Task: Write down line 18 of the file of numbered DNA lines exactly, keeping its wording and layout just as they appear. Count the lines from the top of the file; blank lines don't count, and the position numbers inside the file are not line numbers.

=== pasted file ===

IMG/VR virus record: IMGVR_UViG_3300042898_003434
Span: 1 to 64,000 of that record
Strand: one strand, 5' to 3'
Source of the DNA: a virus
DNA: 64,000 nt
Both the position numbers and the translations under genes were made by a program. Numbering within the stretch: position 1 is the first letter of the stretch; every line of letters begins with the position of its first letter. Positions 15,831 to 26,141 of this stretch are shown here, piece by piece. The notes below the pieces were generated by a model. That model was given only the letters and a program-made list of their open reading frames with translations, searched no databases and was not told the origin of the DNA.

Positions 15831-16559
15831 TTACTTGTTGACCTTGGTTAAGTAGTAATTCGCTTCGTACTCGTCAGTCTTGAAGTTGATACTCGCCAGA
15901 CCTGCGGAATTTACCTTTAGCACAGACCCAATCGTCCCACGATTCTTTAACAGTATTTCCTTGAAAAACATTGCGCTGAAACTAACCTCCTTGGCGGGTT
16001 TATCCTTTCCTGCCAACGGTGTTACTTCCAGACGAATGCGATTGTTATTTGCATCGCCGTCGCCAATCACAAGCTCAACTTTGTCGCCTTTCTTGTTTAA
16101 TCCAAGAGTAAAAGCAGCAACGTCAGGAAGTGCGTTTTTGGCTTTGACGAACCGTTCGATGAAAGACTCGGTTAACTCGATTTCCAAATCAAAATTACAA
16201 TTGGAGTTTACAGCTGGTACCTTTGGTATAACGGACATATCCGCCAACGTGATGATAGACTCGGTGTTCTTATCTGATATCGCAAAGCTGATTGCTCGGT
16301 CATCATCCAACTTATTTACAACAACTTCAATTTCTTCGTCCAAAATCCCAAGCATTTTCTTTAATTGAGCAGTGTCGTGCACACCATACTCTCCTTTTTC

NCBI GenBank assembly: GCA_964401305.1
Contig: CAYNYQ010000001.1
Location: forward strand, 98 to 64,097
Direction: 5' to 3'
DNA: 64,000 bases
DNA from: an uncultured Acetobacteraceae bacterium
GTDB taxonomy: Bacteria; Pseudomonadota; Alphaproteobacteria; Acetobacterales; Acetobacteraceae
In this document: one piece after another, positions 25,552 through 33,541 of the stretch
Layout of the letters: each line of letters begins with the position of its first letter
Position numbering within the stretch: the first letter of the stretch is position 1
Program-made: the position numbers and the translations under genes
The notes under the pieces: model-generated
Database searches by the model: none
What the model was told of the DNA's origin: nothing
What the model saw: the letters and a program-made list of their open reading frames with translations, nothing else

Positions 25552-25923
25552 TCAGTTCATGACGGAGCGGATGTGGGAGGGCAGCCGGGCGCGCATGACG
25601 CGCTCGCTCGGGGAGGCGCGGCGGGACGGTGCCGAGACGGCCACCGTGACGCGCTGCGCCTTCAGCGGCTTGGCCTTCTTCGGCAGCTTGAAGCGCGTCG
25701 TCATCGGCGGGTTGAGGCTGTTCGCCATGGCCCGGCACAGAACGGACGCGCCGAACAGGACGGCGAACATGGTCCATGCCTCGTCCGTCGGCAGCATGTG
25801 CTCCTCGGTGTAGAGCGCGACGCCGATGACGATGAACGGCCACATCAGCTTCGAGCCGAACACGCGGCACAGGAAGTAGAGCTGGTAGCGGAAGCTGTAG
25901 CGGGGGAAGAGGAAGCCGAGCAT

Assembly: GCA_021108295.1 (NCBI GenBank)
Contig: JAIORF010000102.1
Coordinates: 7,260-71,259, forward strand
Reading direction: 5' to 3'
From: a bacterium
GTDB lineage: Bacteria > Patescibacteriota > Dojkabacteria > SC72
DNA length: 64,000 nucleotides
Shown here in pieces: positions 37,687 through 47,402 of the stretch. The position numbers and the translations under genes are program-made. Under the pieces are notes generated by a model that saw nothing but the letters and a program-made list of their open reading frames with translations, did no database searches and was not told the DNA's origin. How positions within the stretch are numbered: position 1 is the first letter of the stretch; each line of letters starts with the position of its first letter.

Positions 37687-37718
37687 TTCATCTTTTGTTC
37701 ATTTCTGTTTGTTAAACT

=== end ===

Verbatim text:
DNA: 64,000 bases